Medical marijuana timeline: What a long, strange trip it's been

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With dispensaries on every street corner, legislators having rolled out the first regulatory system for statewide marijuana distribution in the country and activists seriously considering an initiative to legalize pot this November, it might seem like Colorado has always been a marijuana Mecca. But just a few years ago, the state was hardly any more progressive about pot than, say, Arkansas.

The following is a timeline of the major developments in Colorado's weed scene that got us where we are today, complete with photos and links to many past Westword reports. Page through below -- and enjoy the trip.

1919: Colorado makes marijuana illegal, one of the first states to do so. Concern had been growing in the western states because pot was associated with Mexicans moving into the region, an influx that fueled racial tensions.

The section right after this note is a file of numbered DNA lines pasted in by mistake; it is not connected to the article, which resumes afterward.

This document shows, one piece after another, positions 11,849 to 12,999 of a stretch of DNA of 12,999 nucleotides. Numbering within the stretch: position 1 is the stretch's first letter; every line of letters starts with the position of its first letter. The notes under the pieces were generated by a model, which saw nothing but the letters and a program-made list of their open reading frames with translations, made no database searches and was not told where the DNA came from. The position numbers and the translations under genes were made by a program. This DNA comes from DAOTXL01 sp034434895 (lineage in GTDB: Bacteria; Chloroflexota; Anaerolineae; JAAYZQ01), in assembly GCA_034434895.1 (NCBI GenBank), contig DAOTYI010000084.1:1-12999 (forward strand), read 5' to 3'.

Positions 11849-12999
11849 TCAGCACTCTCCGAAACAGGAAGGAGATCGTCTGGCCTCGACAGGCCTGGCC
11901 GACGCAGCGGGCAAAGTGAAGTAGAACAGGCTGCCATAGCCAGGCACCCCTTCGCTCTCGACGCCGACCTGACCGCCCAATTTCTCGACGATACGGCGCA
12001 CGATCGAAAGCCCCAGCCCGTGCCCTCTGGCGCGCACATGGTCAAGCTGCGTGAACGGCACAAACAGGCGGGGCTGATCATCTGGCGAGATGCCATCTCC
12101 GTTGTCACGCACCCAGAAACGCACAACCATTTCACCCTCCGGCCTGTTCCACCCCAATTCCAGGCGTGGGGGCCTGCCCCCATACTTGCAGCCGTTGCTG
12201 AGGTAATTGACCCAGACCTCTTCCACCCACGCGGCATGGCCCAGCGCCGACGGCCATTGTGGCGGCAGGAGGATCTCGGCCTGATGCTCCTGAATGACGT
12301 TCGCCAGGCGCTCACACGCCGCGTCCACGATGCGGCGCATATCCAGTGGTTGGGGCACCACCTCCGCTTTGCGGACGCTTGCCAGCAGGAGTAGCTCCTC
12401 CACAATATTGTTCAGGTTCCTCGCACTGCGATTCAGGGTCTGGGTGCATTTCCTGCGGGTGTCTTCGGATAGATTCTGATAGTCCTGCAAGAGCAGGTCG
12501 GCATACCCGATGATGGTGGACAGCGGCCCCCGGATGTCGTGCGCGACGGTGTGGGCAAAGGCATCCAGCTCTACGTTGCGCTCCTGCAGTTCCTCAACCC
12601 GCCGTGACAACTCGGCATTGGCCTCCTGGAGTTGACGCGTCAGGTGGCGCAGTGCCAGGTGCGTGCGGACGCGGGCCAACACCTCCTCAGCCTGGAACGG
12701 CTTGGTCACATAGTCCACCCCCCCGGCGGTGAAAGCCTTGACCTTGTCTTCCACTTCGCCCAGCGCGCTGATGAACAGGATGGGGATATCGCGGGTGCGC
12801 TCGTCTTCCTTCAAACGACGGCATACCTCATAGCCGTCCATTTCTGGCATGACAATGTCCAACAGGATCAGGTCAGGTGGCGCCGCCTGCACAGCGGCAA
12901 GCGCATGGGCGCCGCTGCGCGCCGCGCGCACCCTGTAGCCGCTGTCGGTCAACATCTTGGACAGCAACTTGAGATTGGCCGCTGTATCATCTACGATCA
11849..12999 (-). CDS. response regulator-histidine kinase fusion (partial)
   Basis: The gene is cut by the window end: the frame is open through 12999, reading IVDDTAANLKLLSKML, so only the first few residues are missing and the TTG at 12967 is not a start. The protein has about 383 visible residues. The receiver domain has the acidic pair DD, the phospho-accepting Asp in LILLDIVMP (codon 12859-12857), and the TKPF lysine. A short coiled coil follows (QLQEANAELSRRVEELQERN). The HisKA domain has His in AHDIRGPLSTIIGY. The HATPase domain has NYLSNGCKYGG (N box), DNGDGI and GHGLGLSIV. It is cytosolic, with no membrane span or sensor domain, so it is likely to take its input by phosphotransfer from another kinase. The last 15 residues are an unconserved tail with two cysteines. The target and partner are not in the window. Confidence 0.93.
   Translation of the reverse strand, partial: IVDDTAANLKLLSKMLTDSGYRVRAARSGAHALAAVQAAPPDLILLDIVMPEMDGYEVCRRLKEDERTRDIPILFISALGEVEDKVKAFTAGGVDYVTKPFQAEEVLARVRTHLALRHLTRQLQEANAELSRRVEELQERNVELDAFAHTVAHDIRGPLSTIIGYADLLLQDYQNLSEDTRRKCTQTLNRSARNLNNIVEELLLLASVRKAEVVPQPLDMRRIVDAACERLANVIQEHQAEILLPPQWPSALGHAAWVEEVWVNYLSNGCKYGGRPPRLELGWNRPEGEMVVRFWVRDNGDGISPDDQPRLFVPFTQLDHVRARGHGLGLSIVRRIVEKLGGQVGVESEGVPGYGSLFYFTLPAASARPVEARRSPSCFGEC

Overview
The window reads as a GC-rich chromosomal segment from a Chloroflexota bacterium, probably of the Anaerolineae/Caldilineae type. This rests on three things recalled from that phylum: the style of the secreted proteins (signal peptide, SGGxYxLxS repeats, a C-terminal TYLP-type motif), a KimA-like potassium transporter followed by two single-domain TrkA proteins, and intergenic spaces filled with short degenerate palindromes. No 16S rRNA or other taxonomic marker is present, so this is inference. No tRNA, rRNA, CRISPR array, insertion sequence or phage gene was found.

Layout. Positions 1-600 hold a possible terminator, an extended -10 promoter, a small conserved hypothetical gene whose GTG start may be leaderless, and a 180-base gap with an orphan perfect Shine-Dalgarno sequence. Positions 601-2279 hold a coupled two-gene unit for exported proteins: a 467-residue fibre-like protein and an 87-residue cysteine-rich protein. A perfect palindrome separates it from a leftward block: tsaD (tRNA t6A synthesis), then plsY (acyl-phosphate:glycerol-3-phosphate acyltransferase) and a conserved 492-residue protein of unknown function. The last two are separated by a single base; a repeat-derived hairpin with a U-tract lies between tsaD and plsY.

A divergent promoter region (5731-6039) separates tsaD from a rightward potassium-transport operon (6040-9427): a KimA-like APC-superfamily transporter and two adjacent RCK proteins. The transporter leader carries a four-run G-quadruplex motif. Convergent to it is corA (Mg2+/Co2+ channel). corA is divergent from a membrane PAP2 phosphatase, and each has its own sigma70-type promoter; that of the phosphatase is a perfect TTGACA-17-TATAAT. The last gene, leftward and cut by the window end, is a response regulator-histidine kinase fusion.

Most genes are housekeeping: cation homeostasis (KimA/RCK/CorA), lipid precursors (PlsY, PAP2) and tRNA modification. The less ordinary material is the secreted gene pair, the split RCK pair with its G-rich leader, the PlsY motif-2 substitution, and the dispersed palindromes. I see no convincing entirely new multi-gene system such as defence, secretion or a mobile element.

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Governor William Adams.
1929: After it is reported that a young girl was murdered by her marijuana-smoking stepfather, a man who happens to be Mexican, Colorado governor William Adams signs a bill increasing penalties for sale, possession and production of marijuana.

1937: The Marihuana Tax Act leads to the federal criminalization of marijuana.

1975: The Colorado General Assembly downgrades the penalty for possessing an ounce or less of marijuana, following in the footsteps of similar measures passed in Oregon two years earlier.

1997: Local and national marijuana advocates begin preparing an initiative to legalize medical marijuana in Colorado, patterned after the medical marijuana law passed in California the year before.

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An Atlantic mag illustration of Vikki Buckley.
1998: Coloradans vote on Amendment 19, which would legalize medical marijuana -- but Secretary of State Vicki Buckley refuses to count the votes after determining that proponents collected an insufficient number of signatures to put the measure on the ballot.

2000: After the Colorado Supreme Court rules that Buckley had erred in not counting the votes in 1998, the medical marijuana measure is once again put in front of voters as Amendment 20 -- and passes with 53 percent of the vote.

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